Oxytetracycline residues in edible tissues of cattle slaughtered in Akure, Nigeria

  • IO Olatoye
  • AA Ehinmowo
Keywords: Oxtetracycline residue, Meat, HPLC, Food safety

Abstract

Meat and other edible tissues from slaughtered cattle from Akure metropolitan abattoir from January to June 2007 were analyzed with high performance liquid chromatography (HPLC) for oxytetracycline residue. The extraction was done using hydrochloric acid and acetonitrile for deproteinisation, while clean up was by liquid- liquid partitioning using dichloromethane and petroleum ether. Elution, detection and quantification were done on Lichrosorb RP–18 HPLC machine coupled with UV – detector. Out of a total of 180 beef samples analyzed during this study, 98 (54.44%) of the total samples had detectable levels of oxytetracycline residues from which 62(34.44%) had oxytetracycline residues at violative levels above the WHO/FAO maximum residue limits (MRLs). The mean residues for positive samples were 51.8ìg/kg, 372.7ìg/kg and1197.7ìg/kg for muscle, kidney and liver respectively. The standard deviations (SD) of residue in samples tested positive were 718.9ìg/kg, 366.8ìg/kg, and 90.53ìg/kg in liver, kidney and muscle respectively. These high level oxytetracycline residues in greater proportion of meat destined for human consumption at violative levels could be as a result of the indiscriminate use and misuse of veterinary drugs as commonly practiced among livestock producers and marketers without observing withdrawal period prior to slaughter. These results indicate that consumers may be predisposed to health hazards and hinder international meat trade from Nigeria. Regulatory authorities should therefore ensure compliance with good agricultural practices including withdrawal period of drugs used for treatment of food animals, while livestock producers should also be educated on responsible use of drugs in food animals. Routine drug residues surveillance and monitoring programs in meat and other edible livestock products should be established in the country to ensure food safety.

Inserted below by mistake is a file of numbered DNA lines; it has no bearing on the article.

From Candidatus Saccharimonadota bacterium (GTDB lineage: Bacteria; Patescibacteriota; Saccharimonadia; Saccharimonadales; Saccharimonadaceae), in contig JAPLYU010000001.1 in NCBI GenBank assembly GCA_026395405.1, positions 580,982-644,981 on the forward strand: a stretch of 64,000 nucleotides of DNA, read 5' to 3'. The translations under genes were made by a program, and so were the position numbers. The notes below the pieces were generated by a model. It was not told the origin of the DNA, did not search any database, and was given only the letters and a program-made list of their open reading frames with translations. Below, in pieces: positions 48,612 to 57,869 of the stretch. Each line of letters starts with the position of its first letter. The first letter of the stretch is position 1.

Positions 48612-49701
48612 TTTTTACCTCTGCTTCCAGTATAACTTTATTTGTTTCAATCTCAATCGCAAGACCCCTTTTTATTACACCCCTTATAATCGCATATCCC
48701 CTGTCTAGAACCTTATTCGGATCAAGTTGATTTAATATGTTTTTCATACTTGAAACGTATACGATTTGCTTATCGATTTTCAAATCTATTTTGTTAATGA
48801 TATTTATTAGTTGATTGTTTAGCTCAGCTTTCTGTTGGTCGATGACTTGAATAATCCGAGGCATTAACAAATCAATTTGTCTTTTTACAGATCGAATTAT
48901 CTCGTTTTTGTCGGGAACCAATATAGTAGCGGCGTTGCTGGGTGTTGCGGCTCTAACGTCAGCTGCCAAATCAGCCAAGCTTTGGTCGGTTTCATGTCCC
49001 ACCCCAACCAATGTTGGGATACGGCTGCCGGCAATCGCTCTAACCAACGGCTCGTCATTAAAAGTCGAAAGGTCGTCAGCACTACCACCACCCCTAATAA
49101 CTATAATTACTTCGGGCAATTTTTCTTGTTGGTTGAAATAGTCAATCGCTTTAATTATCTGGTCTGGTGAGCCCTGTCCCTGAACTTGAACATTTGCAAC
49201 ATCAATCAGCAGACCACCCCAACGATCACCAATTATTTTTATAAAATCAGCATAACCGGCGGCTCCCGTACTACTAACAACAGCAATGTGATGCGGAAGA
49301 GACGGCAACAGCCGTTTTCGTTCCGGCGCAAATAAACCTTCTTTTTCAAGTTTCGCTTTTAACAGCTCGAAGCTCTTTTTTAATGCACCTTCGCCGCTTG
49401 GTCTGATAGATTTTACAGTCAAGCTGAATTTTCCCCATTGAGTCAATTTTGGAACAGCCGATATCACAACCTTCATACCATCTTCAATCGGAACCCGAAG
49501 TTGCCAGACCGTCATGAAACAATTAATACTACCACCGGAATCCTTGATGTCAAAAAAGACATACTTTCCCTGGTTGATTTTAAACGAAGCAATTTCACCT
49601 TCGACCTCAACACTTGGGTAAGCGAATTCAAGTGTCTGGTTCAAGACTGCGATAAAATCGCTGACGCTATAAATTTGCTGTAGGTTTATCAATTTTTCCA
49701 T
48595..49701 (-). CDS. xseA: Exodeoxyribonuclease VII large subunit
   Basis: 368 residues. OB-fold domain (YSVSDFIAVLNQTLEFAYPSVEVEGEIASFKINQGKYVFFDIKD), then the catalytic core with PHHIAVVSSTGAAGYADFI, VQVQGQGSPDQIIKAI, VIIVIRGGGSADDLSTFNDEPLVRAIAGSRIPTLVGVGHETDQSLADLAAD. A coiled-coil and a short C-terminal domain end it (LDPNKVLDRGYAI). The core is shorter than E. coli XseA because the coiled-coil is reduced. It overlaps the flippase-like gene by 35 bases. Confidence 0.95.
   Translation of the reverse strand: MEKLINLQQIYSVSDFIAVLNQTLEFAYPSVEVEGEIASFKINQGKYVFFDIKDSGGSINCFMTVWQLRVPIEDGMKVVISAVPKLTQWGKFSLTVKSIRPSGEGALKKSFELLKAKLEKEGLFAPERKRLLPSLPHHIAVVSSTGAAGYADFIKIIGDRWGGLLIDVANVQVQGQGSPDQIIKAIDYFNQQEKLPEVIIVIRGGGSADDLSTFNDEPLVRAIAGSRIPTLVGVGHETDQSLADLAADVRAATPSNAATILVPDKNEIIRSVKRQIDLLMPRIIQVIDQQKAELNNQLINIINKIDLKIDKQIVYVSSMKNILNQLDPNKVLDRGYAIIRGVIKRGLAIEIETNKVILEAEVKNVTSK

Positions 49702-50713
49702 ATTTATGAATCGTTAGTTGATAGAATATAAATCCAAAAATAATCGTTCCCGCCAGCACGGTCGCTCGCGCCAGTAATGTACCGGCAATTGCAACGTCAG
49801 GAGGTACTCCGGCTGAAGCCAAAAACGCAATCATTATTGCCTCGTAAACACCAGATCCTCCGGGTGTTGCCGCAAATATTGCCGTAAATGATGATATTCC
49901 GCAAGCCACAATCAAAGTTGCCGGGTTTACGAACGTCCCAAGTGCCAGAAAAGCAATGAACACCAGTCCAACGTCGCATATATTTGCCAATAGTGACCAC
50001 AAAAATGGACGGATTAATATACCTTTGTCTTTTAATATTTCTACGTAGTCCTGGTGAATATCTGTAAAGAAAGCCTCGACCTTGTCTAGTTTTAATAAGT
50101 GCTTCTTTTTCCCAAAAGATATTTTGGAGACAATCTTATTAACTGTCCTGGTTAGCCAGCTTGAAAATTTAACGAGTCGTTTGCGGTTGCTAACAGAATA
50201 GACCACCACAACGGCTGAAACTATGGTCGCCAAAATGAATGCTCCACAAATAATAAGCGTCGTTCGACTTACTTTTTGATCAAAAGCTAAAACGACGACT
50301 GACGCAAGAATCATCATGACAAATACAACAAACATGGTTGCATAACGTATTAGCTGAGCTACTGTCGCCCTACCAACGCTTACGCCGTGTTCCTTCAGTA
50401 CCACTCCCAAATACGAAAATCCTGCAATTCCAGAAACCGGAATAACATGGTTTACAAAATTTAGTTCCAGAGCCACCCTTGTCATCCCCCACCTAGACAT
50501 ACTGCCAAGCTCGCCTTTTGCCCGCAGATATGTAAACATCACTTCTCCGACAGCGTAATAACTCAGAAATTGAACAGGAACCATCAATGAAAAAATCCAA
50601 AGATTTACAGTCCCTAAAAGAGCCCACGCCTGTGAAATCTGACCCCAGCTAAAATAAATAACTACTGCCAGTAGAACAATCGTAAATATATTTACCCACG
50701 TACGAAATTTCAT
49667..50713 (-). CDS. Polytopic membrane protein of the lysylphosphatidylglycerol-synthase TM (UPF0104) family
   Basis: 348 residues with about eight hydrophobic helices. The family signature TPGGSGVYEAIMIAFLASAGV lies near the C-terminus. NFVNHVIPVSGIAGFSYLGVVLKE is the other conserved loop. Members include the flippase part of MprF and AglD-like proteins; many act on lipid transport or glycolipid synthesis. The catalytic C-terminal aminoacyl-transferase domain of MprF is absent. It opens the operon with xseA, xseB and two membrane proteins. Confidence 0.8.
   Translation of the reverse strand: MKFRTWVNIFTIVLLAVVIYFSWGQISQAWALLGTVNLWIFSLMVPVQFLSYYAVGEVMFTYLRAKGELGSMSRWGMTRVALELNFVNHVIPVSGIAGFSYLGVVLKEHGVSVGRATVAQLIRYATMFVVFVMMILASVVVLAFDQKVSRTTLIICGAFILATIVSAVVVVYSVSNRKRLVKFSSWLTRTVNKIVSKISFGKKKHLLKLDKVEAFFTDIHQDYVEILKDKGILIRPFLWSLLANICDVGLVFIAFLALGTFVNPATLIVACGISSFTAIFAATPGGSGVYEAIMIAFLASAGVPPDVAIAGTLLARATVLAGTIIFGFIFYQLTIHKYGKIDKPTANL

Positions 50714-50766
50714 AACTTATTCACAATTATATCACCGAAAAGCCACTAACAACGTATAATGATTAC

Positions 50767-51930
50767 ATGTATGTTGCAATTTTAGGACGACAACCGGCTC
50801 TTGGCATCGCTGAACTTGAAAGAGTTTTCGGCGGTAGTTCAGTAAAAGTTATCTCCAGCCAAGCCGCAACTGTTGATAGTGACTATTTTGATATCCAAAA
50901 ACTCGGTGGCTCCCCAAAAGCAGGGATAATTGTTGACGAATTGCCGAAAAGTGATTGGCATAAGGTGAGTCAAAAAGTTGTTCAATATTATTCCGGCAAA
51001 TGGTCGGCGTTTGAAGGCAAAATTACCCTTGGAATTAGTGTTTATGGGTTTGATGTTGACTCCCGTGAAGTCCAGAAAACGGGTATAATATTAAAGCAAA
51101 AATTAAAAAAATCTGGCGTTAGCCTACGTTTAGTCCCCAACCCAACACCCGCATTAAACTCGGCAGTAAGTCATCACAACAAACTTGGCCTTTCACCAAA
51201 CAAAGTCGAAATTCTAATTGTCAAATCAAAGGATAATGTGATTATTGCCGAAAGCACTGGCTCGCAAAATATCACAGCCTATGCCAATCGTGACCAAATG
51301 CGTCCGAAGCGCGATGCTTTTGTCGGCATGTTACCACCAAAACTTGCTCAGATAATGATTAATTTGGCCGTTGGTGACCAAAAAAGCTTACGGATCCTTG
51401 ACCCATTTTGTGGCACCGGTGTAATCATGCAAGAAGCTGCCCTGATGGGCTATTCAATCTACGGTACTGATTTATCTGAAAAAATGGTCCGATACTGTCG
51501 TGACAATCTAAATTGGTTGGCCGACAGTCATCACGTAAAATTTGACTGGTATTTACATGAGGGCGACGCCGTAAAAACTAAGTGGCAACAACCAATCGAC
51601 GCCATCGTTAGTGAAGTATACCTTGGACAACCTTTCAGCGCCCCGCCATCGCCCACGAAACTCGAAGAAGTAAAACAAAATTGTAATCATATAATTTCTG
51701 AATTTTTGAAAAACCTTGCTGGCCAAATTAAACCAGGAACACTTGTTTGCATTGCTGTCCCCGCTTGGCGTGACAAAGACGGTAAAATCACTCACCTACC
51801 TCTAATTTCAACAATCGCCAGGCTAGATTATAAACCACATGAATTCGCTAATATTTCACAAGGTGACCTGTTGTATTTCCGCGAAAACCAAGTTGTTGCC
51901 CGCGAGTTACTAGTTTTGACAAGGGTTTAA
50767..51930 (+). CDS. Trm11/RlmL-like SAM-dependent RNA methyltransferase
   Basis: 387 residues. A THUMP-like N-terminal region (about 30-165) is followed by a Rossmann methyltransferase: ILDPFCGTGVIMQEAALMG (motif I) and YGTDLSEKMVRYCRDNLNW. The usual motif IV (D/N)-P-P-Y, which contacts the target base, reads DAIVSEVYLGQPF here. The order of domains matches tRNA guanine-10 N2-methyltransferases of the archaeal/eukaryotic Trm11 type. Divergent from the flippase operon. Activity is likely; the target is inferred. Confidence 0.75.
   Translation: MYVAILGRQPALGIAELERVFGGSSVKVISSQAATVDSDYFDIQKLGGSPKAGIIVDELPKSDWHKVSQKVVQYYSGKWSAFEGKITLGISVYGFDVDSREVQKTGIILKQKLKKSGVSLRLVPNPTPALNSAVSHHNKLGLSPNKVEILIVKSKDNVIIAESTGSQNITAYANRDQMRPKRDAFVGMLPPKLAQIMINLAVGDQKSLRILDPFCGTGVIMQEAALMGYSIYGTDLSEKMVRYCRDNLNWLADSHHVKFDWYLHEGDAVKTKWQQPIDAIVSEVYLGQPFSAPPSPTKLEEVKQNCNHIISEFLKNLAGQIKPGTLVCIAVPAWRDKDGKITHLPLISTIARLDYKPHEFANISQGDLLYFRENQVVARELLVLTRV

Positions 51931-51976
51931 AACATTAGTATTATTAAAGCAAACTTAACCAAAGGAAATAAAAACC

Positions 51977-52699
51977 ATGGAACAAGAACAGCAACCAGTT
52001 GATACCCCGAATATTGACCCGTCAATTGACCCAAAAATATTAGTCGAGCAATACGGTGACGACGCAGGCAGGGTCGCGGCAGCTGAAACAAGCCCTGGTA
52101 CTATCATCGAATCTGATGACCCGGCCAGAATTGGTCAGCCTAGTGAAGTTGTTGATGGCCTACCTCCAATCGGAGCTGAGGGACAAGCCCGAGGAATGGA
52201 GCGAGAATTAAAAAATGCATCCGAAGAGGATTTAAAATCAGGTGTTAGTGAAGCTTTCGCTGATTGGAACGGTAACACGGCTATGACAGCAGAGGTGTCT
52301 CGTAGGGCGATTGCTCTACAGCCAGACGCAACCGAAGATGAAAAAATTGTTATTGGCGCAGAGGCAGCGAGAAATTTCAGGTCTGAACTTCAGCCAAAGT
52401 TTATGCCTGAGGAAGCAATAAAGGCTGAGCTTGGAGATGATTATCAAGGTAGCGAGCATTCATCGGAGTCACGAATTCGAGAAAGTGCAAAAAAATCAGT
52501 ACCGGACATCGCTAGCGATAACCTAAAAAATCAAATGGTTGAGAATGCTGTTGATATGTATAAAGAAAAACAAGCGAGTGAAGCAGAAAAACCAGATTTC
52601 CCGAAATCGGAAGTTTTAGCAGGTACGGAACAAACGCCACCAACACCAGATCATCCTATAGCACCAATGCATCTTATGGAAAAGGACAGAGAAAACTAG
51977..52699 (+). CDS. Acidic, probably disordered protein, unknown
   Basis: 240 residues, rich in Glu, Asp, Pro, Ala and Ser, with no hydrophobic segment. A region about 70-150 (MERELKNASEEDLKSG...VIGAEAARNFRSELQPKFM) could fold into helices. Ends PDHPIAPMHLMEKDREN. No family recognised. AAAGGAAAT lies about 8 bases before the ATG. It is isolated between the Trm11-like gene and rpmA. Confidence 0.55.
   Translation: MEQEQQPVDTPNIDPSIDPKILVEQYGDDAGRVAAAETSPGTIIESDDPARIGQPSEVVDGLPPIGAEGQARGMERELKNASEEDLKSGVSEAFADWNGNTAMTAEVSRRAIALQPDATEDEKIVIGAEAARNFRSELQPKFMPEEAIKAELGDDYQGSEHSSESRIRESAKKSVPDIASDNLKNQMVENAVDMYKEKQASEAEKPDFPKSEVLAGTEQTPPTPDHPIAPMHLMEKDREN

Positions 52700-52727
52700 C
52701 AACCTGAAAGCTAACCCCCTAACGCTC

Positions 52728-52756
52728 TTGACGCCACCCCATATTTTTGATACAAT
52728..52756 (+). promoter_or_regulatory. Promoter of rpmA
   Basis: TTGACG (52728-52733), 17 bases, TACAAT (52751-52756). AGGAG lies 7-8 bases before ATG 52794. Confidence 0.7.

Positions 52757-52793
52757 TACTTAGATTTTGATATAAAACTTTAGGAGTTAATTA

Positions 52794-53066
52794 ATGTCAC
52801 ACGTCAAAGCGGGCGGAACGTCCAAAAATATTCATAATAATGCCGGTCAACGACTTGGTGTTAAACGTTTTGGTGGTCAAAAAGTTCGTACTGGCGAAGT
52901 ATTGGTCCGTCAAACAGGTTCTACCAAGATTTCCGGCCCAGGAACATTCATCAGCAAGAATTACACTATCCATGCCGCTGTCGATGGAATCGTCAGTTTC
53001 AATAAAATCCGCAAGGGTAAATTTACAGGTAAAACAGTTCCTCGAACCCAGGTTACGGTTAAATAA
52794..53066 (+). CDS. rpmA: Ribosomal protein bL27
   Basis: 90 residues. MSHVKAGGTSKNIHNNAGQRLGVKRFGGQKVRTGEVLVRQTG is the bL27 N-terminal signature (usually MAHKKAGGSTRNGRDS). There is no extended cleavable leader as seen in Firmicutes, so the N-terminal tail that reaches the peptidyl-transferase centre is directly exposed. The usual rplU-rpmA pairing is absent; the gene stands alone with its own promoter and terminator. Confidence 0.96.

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eISSN: 0331-3026